I bought a copy of Ten Walks/Two Talks five years ago, after seeing the authors do a reading from it, but hadn’t actually read the whole book until now, despite the fact that I really like walking, New York, art that involves walking, and art that involves constraints, which basically guaranteed I would really like this book. It’s short, and is divided into four sections named by season: Early Spring, Early Winter, Late Spring, and Late Winter, each preceded by a reproduction of a Hiroshige print that’s captioned with a line from this book. The book opens with a Bashō epigraph about “dreaming of roaming,” and the back cover blurb says the book “updates the meandering and meditative form of Bashō’s travel diaries.”

The “spring” sections of the book are the “ten walks” of the title, written by Andy Fitch. Each walk is named with a day of the week, and they come from Fitch’s larger Sixty Morning Walks project (which you can read in its entirety online). I love the premise of the project: Fitch took sixty walks, each lasting sixty minutes, on sixty different days, and then after each walk wrote sixty sentences about it. In the reading I went to, Fitch explained that the focus of the piece was glimpses of the city, inspired by Hiroshige’s “One Hundred Famous Views of Edo,” and the idea that there’s no single view of a place. The results are great: concise, funny, beautiful, full of moments in Fitch’s life and the lives of the people he sees or interacts with as he walks. “I wanted to know this world with me walking through it,” Fitch writes in one piece, talking about how getting out and walking through the city is a relief from “bad job news” and “predawn insomnia” (52). So Fitch walks, and records, and I love reading about his walks through pockets of the city I know well (I can picture the Gee Whiz Diner and Salaam Bombay and Baluchi’s in Tribeca; when Fitch writes about walking by Salaam Bombay and then seeing a man on a treadmill I know which gym’s window he’s looking through; the post office on Canal that he ducks into one day is right by where I work) and places I’ve walked through but don’t know in the same way (the area just north of Central Park, say: I know Lasker Rink and the walk west, but not so much the bits north and east). I like how full of regular city people this book is: cops, kids, joggers, people waiting for buses, people walking, people working: people loading or unloading groceries, people doing construction work. Fitch is aware of himself as part of this crowd, and separate from it: “Amid fluorescent light in Parkview Deli,” he writes, “I sensed how much other mornings differed from mine” (48).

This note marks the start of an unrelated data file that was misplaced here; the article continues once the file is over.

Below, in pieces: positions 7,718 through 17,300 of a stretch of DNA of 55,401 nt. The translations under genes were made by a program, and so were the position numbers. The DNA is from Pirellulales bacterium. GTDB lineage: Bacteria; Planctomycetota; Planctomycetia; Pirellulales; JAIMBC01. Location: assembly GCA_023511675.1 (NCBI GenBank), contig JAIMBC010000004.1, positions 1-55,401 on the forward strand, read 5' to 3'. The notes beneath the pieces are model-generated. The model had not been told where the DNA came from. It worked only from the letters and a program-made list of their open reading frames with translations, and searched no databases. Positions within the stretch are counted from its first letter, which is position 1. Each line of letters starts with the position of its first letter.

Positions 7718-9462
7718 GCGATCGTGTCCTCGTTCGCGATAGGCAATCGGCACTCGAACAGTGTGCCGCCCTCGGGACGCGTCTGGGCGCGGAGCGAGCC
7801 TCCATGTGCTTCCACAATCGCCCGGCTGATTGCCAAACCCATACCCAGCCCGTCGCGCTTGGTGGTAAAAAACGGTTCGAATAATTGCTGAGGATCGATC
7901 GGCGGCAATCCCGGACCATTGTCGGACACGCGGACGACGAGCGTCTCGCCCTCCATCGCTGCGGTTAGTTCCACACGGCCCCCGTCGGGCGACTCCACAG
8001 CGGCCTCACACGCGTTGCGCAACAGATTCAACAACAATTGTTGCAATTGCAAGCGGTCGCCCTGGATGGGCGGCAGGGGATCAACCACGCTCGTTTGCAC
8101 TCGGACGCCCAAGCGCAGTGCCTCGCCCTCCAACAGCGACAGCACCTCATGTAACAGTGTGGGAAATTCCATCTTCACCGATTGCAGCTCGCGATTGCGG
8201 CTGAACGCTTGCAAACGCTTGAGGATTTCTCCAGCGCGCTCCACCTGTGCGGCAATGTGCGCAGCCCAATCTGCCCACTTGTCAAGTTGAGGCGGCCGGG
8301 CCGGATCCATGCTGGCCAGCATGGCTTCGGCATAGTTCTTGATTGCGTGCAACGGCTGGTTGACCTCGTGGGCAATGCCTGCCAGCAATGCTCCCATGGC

Favorite sentences:

One squat guy hauled heavy cement-mix bags to a pick-up. Each time he spun back to the vestibule he faced chic tall mannequins in short denim skirts. He seemed to appreciate this. (13)

A doorman and a poodle jogged past with both appearing to do it for the other’s health. (53)

I was less excited by the “winter” sections of the books, which are the “two talks” of the title: Fitch and Cotner recorded conversations they had in Central Park and at the Whole Foods in Union Square, then edited them for publication, keeping all the stutters and repetitions and interruptions of conversation. These talks feel fairly mannered and self-conscious, particularly the first one, and I guess that’s part of the point, but I’m not sure what to do with lines like: “But ever since I started caring about language, I’ve become someone who tries to transport his environment, to stay in the most lucid state” (25). I like the second talk better: it’s stationary (they’re in Whole Foods, not walking around), but their conversation includes a bit about walking, about the flow and motion of the city, the interaction between pedestrians and drivers and other pedestrians: it makes me think of Jane Jacobs and her sidewalk ballet.

Leave a Reply

Subscribe without commenting